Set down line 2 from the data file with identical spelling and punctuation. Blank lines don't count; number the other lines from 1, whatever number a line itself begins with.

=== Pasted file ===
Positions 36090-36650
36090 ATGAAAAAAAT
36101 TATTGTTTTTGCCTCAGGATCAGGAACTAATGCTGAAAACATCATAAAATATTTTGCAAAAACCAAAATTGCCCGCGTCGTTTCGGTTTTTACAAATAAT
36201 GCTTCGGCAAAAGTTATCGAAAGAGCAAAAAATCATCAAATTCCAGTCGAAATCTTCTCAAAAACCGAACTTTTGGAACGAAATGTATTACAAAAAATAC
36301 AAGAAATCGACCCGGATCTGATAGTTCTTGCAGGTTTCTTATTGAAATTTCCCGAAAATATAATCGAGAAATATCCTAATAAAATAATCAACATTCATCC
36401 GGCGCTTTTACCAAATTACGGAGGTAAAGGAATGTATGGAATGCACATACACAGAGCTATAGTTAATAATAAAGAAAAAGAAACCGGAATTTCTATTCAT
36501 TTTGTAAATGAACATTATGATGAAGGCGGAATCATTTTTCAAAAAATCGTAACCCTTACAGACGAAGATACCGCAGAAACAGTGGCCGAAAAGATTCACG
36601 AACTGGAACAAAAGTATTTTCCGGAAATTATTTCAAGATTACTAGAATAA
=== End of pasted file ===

36090 ATGAAAAAAAT